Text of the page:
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How Mindfulness Can Boost Your Career and Make You Happy

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How Mindfulness Can Boost Your Career and Make You Happy

Mindfulness is the latest trend in career advancement. Learn how being mindful can help improve work habits and keep you healthy.

Living in the moment may not be as careless as it sounds. In fact, it may help improve work habits and keep you healthy -- thanks to better focus.

University of California Berkeley says that bringing mindfulness to work can ease stress, boost your emotions and help you avoid negativity. Google went so far as to create a Search Inside Yourself course to arm employees with mindfulness tools.

Mindfulness -- or living in the present -- is a foundation of the Spiritual Life Center at Bentley. Director Robin Olson says it’s easy to find ways to incorporate it into your day, even for the most harried.

Here are some of her favorites:

 

  1. Breathe
    Fast Company reported that breathing more deeply using the 4-7-8 method can help you stay focused at work: Breathe in through your nose for a count of four, feel your belly expanding; hold that breath for a count of seven; blow out through your mouth for a slow count of eight.
     
  2. Notice
    “Be Attentive to Your Splendor,” taught to Bentley orientation leaders, is a contemplative walk based on the ancient tradition of walking the labyrinth.

    Your challenge: Be silent for a half hour (turn off all electronics!) as you walk and take in your surroundings. Focus on looking, listening and feeling. You can do this during the day -- on your way to meetings or errands, on your lunch break.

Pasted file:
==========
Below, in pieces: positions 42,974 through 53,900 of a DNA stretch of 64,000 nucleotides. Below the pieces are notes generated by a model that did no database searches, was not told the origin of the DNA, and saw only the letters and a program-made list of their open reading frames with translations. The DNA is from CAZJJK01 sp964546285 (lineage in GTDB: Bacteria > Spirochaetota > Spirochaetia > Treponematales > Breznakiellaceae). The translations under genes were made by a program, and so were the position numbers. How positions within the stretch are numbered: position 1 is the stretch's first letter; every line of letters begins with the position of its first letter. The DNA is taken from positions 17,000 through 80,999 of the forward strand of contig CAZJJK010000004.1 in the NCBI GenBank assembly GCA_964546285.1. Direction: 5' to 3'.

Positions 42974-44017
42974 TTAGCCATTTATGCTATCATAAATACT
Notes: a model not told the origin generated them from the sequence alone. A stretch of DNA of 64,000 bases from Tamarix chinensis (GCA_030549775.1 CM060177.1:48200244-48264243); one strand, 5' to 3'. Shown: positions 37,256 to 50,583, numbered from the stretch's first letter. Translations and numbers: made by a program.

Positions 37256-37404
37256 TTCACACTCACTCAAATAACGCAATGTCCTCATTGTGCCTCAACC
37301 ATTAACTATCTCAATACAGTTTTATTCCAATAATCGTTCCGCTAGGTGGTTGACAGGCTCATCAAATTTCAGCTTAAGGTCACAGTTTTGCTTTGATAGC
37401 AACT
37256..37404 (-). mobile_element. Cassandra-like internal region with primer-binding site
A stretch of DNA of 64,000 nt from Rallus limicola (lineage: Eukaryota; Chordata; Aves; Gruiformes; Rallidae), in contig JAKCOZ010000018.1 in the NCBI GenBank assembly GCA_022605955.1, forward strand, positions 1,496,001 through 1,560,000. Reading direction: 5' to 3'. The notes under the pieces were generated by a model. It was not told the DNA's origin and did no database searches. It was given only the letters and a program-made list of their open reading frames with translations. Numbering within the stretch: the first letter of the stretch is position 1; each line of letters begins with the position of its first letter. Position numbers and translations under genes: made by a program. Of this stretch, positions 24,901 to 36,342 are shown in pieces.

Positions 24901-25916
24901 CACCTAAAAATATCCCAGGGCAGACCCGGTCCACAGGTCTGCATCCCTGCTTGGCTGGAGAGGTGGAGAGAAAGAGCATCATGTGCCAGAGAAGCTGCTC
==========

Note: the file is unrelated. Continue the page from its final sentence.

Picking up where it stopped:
“Look around and make connections,” suggests Olson.
     

    Did you know that #mindfulness at work eases #stress, boosts emotions, lowers negativity #preparedu

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  3. Be Quiet
    Learn how to respect and value others by being a good listener. Practice this with a partner by taking turns being quiet for a full minute while the other talks. This can be done when sharing ideas in a meeting or chatting at the water cooler. You’ll be amazed at what you hear!
     
  4. Meditate
    A CNN report claims that the best place to meditate is at work because it removes you from the busy, stressed-out world -- even for a minute (or five).

    No matter where you choose to meditate, Olson suggests quieting your mind by sitting and focusing on one thing. “It couldn’t be simpler, but it couldn’t be more different from the way we live our lives in constant movement.”

    Learn how to quiet your mind with a book like 10% Happier or a guided meditation app like Calm.
     
  5. Be Grateful
    Gratitude at work is valuable, says a Huffington Post blog. Particularly helpful are managers who value their employees and set them up for success. Catch employees and co-workers doing something right.
     

    When you show #gratitude to coworkers, you get physical/emotional benefits #preparedu #mindfulness

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    Be grateful, and you may even see health benefits. After all, a grateful heart is a healthier heart, according to the American Psychological Association.

    Olson set up a “gratitude tree” in Bentley’s Sacred Space where students hung their messages of gratitude. “What started off as barren branches became beautiful and large.”

    Start a gratitude journal or use an app like Day One and write one thing each day.
     

“So much of mindfulness is about experience,” shares Olson. “Just try it for a minute, and see how you feel. The more you practice, the easier it is.”

Read more about how understanding your emotions could boost your career.

Kristen Walsh is a freelance writer and editor in the Boston area with a niche in higher education, health care and small business. She enjoys the behind-the-scenes information gathering and personal interviews that bring stories to life and strike a chord with readers. Her work has been published by the Wall Street Journal, Washington Post and Huffington Post.

 

Learn more about Bentley’s PreparedU Project, which examines challenges facing millennial workers, the companies that employ them and the colleges and universities that prepare them.

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TOPICS: News